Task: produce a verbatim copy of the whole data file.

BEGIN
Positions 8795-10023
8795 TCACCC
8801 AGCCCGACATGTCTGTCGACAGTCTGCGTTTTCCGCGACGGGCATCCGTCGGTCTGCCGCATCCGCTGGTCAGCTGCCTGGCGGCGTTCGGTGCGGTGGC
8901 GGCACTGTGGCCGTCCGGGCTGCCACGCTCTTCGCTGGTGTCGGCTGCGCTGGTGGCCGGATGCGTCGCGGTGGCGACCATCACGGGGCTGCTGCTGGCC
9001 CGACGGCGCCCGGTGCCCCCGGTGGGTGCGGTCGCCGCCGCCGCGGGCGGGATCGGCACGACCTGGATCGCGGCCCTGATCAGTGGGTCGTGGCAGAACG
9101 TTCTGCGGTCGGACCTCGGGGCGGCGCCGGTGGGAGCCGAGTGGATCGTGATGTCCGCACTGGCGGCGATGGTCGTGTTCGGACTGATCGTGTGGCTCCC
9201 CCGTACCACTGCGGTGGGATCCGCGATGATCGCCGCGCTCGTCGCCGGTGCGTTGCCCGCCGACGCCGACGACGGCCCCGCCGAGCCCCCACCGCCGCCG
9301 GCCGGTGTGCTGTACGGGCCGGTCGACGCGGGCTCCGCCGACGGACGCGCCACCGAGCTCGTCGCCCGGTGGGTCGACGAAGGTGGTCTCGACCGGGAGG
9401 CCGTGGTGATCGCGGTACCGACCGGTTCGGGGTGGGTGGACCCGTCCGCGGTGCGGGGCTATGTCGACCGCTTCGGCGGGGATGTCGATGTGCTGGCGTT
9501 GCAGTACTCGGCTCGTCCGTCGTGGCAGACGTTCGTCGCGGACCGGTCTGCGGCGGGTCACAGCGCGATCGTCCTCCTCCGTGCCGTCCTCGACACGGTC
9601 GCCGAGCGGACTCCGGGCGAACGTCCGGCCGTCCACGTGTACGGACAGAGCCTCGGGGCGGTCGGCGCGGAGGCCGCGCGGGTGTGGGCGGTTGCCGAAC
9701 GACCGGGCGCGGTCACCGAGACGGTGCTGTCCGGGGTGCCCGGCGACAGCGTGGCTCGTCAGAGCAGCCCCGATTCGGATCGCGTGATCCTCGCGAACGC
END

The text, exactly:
Positions 8795-10023
8795 TCACCC
8801 AGCCCGACATGTCTGTCGACAGTCTGCGTTTTCCGCGACGGGCATCCGTCGGTCTGCCGCATCCGCTGGTCAGCTGCCTGGCGGCGTTCGGTGCGGTGGC
8901 GGCACTGTGGCCGTCCGGGCTGCCACGCTCTTCGCTGGTGTCGGCTGCGCTGGTGGCCGGATGCGTCGCGGTGGCGACCATCACGGGGCTGCTGCTGGCC
9001 CGACGGCGCCCGGTGCCCCCGGTGGGTGCGGTCGCCGCCGCCGCGGGCGGGATCGGCACGACCTGGATCGCGGCCCTGATCAGTGGGTCGTGGCAGAACG
9101 TTCTGCGGTCGGACCTCGGGGCGGCGCCGGTGGGAGCCGAGTGGATCGTGATGTCCGCACTGGCGGCGATGGTCGTGTTCGGACTGATCGTGTGGCTCCC
9201 CCGTACCACTGCGGTGGGATCCGCGATGATCGCCGCGCTCGTCGCCGGTGCGTTGCCCGCCGACGCCGACGACGGCCCCGCCGAGCCCCCACCGCCGCCG
9301 GCCGGTGTGCTGTACGGGCCGGTCGACGCGGGCTCCGCCGACGGACGCGCCACCGAGCTCGTCGCCCGGTGGGTCGACGAAGGTGGTCTCGACCGGGAGG
9401 CCGTGGTGATCGCGGTACCGACCGGTTCGGGGTGGGTGGACCCGTCCGCGGTGCGGGGCTATGTCGACCGCTTCGGCGGGGATGTCGATGTGCTGGCGTT
9501 GCAGTACTCGGCTCGTCCGTCGTGGCAGACGTTCGTCGCGGACCGGTCTGCGGCGGGTCACAGCGCGATCGTCCTCCTCCGTGCCGTCCTCGACACGGTC
9601 GCCGAGCGGACTCCGGGCGAACGTCCGGCCGTCCACGTGTACGGACAGAGCCTCGGGGCGGTCGGCGCGGAGGCCGCGCGGGTGTGGGCGGTTGCCGAAC
9701 GACCGGGCGCGGTCACCGAGACGGTGCTGTCCGGGGTGCCCGGCGACAGCGTGGCTCGTCAGAGCAGCCCCGATTCGGATCGCGTGATCCTCGCGAACGC